Super User is a question and answer site for computer enthusiasts and power users. Join them; it only takes a minute:

Sign up
Here's how it works:
  1. Anybody can ask a question
  2. Anybody can answer
  3. The best answers are voted up and rise to the top

My Internet connection has been slow lately, and I think it might be a possible attack. A friend has told me to use Wireshark, but it is a big install, and I do not have the time to learn how to use it. Is there an easier way to see all the connections on my PC so I can take further action?

share|improve this question
Wow I had no idea Wireshark had grown to between 17 and 32 MB depending on your system. I endorse the Sysinternals mentioned. – dlamblin Jul 23 '09 at 6:37
up vote 22 down vote accepted

You are looking for the netstat command. This command should provide what you're looking for:

netstat -a

if you would also like to see what programs are using the specified ports you can use:

netstat -b

to use the netstat program:

  • Go to the start menu (or press Win + r and skip to step 3)
  • If on XP, click "Run", If on vista or later, search for cmd in the search box and skip to step 4.
  • type cmd
  • after cmd opens, type netstat -a
  • a list of all open connections with their ports will be displayed

more info about netstat:

C:\Documents and Settings\Administrator>netstat /?

Displays protocol statistics and current TCP/IP network connections.

NETSTAT [-a] [-b] [-e] [-n] [-o] [-p proto] [-r] [-s] [-v] [interval]

-a          Displays all connections and listening ports.
-b          Displays the executable involved in creating each connection
    		listening port. In some cases well-known executables host
    		multiple independent components, and in these cases the
    		sequence of components involved in creating the connection
    		or listening port is displayed. In this case the executable
    		name is in [] at the bottom, on top is the component it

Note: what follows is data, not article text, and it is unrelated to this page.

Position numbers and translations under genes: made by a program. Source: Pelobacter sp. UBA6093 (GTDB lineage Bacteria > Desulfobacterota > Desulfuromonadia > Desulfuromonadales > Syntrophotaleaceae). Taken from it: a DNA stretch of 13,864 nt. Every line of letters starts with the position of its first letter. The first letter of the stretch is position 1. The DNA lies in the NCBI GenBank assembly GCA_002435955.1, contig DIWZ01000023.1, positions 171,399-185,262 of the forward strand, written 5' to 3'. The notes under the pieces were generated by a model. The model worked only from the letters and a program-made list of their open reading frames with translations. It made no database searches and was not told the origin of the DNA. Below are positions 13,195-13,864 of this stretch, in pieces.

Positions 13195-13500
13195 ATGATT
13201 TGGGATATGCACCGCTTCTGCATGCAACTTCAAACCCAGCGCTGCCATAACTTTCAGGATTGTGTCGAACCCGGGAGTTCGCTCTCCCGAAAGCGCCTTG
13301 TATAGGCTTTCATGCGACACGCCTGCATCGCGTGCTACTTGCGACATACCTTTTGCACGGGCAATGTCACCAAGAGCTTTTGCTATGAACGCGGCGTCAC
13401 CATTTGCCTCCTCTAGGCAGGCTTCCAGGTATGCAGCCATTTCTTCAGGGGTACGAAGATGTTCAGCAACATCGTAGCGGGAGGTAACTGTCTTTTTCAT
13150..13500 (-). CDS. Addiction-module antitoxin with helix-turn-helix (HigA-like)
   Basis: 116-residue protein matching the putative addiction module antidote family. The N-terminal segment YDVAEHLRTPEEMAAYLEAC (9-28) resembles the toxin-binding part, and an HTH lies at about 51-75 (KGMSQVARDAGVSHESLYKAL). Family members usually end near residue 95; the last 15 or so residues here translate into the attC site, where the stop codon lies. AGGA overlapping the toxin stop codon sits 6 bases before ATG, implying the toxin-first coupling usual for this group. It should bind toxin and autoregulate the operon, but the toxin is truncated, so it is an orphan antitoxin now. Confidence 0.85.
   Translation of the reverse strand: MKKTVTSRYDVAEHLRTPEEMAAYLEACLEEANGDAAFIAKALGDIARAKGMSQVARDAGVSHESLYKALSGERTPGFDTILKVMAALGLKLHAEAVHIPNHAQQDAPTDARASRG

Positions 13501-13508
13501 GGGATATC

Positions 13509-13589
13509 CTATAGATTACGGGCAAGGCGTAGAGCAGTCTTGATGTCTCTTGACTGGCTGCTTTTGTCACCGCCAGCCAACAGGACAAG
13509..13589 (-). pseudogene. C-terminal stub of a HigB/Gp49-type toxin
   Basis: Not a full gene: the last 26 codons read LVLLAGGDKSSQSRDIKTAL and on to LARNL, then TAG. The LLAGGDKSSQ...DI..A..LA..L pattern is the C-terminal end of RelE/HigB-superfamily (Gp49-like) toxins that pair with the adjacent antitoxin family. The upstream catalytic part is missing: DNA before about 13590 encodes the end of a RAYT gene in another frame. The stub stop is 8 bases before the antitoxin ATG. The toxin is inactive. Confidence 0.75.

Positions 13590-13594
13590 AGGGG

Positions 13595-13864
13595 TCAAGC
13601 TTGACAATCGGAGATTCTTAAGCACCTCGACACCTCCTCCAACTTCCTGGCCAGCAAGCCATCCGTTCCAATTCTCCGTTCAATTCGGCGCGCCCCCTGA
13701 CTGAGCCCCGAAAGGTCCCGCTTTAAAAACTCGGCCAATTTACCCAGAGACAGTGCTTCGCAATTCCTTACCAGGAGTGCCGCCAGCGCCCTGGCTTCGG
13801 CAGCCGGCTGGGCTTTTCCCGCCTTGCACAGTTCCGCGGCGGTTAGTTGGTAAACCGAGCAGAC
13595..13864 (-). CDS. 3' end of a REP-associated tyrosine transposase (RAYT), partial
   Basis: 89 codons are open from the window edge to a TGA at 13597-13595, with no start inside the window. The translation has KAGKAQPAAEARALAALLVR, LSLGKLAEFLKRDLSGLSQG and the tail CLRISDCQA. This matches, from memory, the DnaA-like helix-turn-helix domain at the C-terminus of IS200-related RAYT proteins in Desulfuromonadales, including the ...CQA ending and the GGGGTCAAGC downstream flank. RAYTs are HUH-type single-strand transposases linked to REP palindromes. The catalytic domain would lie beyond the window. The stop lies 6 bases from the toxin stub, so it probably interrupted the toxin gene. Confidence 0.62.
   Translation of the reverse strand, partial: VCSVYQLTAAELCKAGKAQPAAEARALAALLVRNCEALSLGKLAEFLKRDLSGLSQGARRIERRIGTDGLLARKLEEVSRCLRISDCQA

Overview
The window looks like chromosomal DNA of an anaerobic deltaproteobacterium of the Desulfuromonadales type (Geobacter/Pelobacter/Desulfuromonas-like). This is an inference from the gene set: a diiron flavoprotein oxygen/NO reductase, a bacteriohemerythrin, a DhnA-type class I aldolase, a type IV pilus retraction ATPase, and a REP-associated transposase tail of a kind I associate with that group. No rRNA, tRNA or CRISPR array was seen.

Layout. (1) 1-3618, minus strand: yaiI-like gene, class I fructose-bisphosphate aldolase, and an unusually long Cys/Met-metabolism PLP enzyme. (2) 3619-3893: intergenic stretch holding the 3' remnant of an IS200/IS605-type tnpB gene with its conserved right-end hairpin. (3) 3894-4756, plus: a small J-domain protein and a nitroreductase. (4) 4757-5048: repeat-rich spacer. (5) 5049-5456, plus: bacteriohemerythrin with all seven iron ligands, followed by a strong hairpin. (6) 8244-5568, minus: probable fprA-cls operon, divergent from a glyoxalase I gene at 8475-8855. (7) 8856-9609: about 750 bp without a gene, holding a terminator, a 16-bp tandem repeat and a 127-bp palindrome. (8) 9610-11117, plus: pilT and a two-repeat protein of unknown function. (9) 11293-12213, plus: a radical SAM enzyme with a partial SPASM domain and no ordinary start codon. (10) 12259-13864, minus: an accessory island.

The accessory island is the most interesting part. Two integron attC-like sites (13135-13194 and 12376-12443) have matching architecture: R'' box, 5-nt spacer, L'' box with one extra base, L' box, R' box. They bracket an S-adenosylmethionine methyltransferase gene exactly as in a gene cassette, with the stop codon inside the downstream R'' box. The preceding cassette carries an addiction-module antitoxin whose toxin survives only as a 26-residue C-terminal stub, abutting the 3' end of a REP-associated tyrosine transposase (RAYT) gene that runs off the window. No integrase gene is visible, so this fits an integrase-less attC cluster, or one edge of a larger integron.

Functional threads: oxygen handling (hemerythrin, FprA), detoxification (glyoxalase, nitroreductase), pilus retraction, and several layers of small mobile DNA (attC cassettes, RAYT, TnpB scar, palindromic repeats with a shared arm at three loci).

and so forth until TCP/IP was reached. Note that this option
    		can be time-consuming and will fail unless you have 
-e            Displays Ethernet statistics. This may be combined with the
-n          Displays addresses and port numbers in numerical form.
-o          Displays the owning process ID associated with each connection.
-p proto    Shows connections for the protocol specified by proto; proto
        may be any of: TCP, UDP, TCPv6, or UDPv6.  If used with 
            the -s option to display per-protocol statistics, proto may be
            any of:
    	IP, IPv6, ICMP, ICMPv6, TCP, TCPv6, UDP, or UDPv6.
-r          Displays the routing table.
-s          Displays per-protocol statistics.  By default, statistics are
    		shown for IP, IPv6, ICMP, ICMPv6, TCP, TCPv6, UDP, and UDPv6;
    		the -p option may be used to specify a subset of the default.
-v          When used in conjunction with -b, will display sequence of
    		components involved in creating the connection or listening
    		port for all executables.
interval    Redisplays selected statistics, pausing interval seconds
    		between each display.  Press CTRL+C to stop redisplaying
    		statistics.  If omitted, netstat will print the current
    		configuration information once.
share|improve this answer
+1 this is the easiest way, nothing to download or install. – demetri Jul 23 '09 at 3:59
Note, you can also just press Win+R to open the run box. Also, in Vista/7, you can just search 'cmd' in the start menu. – Jared Harley Jul 23 '09 at 6:26
Thanks! Never even thought of that, edited accordingly. My thinkpad doesn't even have a windows key :) – John T Jul 23 '09 at 6:41
Note that you have to run the command prompt with elevated rights to be able to use -b on Vista, Win7. – Henning Jul 23 '09 at 10:06

Sysinternals TCPView

I would also recommend running Autoruns and Process Explorer, also in the Sysinternals Suite to help diagnose your problem.

share|improve this answer
Wow, the Sysinternals Suite is a killer – cprcrack Apr 16 '15 at 11:46

Prio ( can provide, as part of the Windows Task Manager, an updating list connections with some additional context that may help you make sense of what is going on.

share|improve this answer

Another alternative is Extensoft Free Task Manager Extensions

You can see the active ports aligned with the processes in use.

It adds a lot of functionality to the task manager and it is all contained in one area.

share|improve this answer

If you're looking for a simple look at which connections are hungry on Windows 7 onwards, then bring up Task Manager, Performance tab, Resource Monitor, Network tab.

share|improve this answer

You must log in to answer this question.